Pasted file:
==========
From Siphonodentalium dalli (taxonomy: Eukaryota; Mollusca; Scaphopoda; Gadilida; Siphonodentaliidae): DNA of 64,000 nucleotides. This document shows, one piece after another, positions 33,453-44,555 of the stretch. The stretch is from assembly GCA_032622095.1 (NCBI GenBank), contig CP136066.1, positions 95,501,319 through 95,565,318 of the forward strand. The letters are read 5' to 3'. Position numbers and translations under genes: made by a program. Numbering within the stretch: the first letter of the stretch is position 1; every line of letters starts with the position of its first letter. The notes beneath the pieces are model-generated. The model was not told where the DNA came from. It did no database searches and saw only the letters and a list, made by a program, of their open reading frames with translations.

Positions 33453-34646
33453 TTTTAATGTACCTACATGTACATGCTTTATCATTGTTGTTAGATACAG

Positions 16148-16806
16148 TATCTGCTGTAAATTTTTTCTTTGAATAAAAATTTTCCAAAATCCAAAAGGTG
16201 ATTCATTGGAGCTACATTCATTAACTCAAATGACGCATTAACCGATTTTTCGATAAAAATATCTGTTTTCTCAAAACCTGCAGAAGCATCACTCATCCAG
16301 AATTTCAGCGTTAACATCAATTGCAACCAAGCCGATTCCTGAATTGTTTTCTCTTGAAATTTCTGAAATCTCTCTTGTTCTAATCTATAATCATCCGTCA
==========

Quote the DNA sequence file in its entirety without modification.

From Siphonodentalium dalli (taxonomy: Eukaryota; Mollusca; Scaphopoda; Gadilida; Siphonodentaliidae): DNA of 64,000 nucleotides. This document shows, one piece after another, positions 33,453-44,555 of the stretch. The stretch is from assembly GCA_032622095.1 (NCBI GenBank), contig CP136066.1, positions 95,501,319 through 95,565,318 of the forward strand. The letters are read 5' to 3'. Position numbers and translations under genes: made by a program. Numbering within the stretch: the first letter of the stretch is position 1; every line of letters starts with the position of its first letter. The notes beneath the pieces are model-generated. The model was not told where the DNA came from. It did no database searches and saw only the letters and a list, made by a program, of their open reading frames with translations.

Positions 33453-34646
33453 TTTTAATGTACCTACATGTACATGCTTTATCATTGTTGTTAGATACAG

Positions 16148-16806
16148 TATCTGCTGTAAATTTTTTCTTTGAATAAAAATTTTCCAAAATCCAAAAGGTG
16201 ATTCATTGGAGCTACATTCATTAACTCAAATGACGCATTAACCGATTTTTCGATAAAAATATCTGTTTTCTCAAAACCTGCAGAAGCATCACTCATCCAG
16301 AATTTCAGCGTTAACATCAATTGCAACCAAGCCGATTCCTGAATTGTTTTCTCTTGAAATTTCTGAAATCTCTCTTGTTCTAATCTATAATCATCCGTCA